Reviews for Breath better spent : living Black girlhood

Kirkus
Copyright © Kirkus Reviews, used with permission.

Poems and essays on Black girlhood, as seen through the lens of the author’s personal experiences and reflections. In the preface, Hill states her intentions clearly: “In this book, I am telling you a story illustrated in pieces of my heart and fragments from my mirror.” She also addresses urgent questions: “What does the active love and protection of Black girls look like in ‘America’ and in a time when extreme oppression and violence is stimulated? I do not pretend to know the answers to this. What I know is some patchwork and remix of stories, inclinations, and experiences of Black girlhood. Stories are the treasures I own. They are what belongs to me.” The author’s deep love for and desire to amplify the experiences of Black girls and women, including her own, are evident. Unfortunately, the collection lacks clear entry points for readers to glean unifying themes and distinct observations from within the patchwork. Some of the poems pay homage to a diverse collective of iconic and trailblazing women, including Jarena Lee, Harriet Jacobs, Ella Baker, Whitney Houston, and Aretha Franklin; black-and-white photos of these icons, the author, and others accompany the poems. Throughout the collection, the poems, individually and collectively, feel like fragments. Potentially resonant moments are fleeting because Hill’s images, memories, and phrases often feel random and disparate rather than evocative. An elegiac section titled “In Search of the Colored Girl” memorializes missing, murdered, and forgotten Black girls and women. These poems are the most cogent in the collection but are still somewhat disorienting. Similarly, some of the essays interspersed among the poems feel unfinished and, at times, disjointed. Despite its problems, the book is validating in its intentions and may be useful in further study of the complexities and traumas of being Black in America. Earnest and inspired but doesn’t deliver a compelling meditation on Black girlhood. Copyright © Kirkus Reviews, used with permission.


Kirkus
Copyright © Kirkus Reviews, used with permission.

Poems and essays on Black girlhood, as seen through the lens of the authors personal experiences and reflections.In the preface, Hill states her intentions clearly: In this book, I am telling you a story illustrated in pieces of my heart and fragments from my mirror. She also addresses urgent questions: What does the active love and protection of Black girls look like in America and in a time when extreme oppression and violence is stimulated? I do not pretend to know the answers to this. What I know is some patchwork and remix of stories, inclinations, and experiences of Black girlhood. Stories are the treasures I own. They are what belongs to me. The authors deep love for and desire to amplify the experiences of Black girls and women, including her own, are evident. Unfortunately, the collection lacks clear entry points for readers to glean unifying themes and distinct observations from within the patchwork. Some of the poems pay homage to a diverse collective of iconic and trailblazing women, including Jarena Lee, Harriet Jacobs, Ella Baker, Whitney Houston, and Aretha Franklin; black-and-white photos of these icons, the author, and others accompany the poems. Throughout the collection, the poems, individually and collectively, feel like fragments. Potentially resonant moments are fleeting because Hills images, memories, and phrases often feel random and disparate rather than evocative. An elegiac section titled In Search of the Colored Girl memorializes missing, murdered, and forgotten Black girls and women. These poems are the most cogent in the collection but are still somewhat disorienting. Similarly, some of the essays interspersed among the poems feel unfinished and, at times, disjointed. Despite its problems, the book is validating in its intentions and may be useful in further study of the complexities and traumas of being Black in America.Earnest and inspired but doesnt deliver a compelling meditation on Black girlhood. Copyright Kirkus Reviews, used with permission.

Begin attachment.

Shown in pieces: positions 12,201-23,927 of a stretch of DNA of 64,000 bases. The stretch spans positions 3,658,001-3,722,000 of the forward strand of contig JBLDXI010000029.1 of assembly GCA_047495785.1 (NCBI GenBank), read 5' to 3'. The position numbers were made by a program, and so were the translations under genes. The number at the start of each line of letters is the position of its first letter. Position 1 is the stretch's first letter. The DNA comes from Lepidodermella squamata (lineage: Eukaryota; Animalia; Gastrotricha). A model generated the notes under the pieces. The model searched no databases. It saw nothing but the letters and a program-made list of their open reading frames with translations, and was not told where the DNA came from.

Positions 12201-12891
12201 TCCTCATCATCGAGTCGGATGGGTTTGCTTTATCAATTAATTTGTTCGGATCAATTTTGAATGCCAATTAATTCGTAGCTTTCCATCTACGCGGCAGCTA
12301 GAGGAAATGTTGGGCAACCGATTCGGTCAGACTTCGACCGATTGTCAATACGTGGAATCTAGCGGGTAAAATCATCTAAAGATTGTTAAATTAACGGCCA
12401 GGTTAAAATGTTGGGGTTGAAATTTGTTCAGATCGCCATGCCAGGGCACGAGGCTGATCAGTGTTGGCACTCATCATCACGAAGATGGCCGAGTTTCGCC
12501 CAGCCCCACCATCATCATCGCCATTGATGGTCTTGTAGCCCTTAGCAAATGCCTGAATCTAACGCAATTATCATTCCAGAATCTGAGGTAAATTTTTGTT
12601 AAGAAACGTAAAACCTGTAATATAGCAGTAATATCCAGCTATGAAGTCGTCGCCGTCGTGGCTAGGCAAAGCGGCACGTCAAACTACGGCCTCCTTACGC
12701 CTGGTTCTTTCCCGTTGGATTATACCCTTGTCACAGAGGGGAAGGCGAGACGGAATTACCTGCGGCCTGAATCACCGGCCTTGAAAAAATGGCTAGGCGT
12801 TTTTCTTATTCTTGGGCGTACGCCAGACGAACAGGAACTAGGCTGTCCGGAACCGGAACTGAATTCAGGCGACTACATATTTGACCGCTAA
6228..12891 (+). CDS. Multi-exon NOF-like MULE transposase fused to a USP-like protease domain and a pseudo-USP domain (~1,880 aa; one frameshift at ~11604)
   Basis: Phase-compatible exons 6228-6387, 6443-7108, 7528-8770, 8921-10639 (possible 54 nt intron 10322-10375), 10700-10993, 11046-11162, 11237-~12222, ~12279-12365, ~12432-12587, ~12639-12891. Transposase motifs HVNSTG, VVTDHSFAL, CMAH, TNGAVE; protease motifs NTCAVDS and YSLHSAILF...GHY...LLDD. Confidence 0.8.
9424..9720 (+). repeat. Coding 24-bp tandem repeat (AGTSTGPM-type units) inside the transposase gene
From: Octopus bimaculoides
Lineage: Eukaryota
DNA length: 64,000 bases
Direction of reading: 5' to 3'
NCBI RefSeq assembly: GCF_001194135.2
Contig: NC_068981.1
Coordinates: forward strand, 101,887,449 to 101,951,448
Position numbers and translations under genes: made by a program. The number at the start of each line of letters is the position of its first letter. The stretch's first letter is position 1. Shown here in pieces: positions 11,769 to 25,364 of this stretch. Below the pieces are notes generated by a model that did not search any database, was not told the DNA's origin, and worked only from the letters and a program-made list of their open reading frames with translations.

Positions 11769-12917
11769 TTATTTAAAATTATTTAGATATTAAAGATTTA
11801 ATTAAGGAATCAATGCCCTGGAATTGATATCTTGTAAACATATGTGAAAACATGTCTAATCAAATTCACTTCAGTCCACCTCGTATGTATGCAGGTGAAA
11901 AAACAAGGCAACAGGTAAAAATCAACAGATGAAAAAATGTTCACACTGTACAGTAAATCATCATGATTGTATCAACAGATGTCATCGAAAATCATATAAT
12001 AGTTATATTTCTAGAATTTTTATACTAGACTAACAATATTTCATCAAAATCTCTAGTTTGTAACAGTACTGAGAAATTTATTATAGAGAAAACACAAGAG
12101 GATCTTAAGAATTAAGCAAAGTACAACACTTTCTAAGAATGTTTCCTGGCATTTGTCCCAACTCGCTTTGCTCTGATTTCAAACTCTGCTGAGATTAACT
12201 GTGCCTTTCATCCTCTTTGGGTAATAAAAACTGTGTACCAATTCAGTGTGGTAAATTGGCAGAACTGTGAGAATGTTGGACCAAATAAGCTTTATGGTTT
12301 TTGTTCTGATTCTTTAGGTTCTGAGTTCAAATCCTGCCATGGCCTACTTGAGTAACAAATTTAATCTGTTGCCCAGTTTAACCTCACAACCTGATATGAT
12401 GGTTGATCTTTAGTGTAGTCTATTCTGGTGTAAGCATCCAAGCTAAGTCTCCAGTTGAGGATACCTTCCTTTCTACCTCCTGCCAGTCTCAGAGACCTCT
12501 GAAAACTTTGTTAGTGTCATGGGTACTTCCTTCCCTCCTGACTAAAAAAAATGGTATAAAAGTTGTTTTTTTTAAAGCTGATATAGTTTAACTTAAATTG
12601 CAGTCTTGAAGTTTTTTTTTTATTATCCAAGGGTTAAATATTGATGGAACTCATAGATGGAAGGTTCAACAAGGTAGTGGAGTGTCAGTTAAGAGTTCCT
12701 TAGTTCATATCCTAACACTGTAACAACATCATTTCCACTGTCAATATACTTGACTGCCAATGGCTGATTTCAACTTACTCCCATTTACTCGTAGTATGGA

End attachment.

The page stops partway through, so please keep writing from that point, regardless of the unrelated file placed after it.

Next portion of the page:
Publishers Weekly
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Hill (A Bound Woman Is a Dangerous Thing) combines in this urgent collection photographs and essays that capture the lives of young Black women and girls past, present, and future. Per Hill's luminous preface, "These poems explore the interior and public lives of Black girls, the visible... and invisible spaces... that Black girls occupy in American culture." She draws on history, memory, and conversations to present a range of perspectives and experiences. Between sparkling homages to famous Black women like Aretha Franklin ("Your voice is/ caramel, lush, wet and warm star-kissed/ sugar around everyone's soul") and poems that proclaim and mourn the loss of missing and murdered Black girls ("You are a missing person./ You, Nevaeh , and your mother are diamond/ reflections in a fancy compact mirror"), Hill situates her own reckoning with Black girlhood. "Little Wonder," she writes in "Continuous Fire (a love poem to a younger self)," "water cheerleader wannabe,/ may I fashion you a throne?/ May I carry you on my shoulders/ as I praise you with my pen?" Hill fulfills this mission, and readers are lucky to be with her in these outstanding pages. (Jan.)

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